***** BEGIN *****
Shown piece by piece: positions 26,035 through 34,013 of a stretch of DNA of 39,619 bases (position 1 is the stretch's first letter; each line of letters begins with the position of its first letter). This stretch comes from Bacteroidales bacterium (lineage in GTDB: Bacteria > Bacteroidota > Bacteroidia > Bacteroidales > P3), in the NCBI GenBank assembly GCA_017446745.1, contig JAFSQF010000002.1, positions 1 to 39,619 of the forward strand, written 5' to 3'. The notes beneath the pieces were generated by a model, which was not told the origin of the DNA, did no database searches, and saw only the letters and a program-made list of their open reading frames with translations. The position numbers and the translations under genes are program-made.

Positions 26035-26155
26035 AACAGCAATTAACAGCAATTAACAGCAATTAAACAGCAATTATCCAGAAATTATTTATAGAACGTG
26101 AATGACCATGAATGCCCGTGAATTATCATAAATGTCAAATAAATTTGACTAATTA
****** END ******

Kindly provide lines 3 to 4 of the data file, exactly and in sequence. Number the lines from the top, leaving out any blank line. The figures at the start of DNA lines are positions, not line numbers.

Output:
26035 AACAGCAATTAACAGCAATTAACAGCAATTAAACAGCAATTATCCAGAAATTATTTATAGAACGTG
26101 AATGACCATGAATGCCCGTGAATTATCATAAATGTCAAATAAATTTGACTAATTA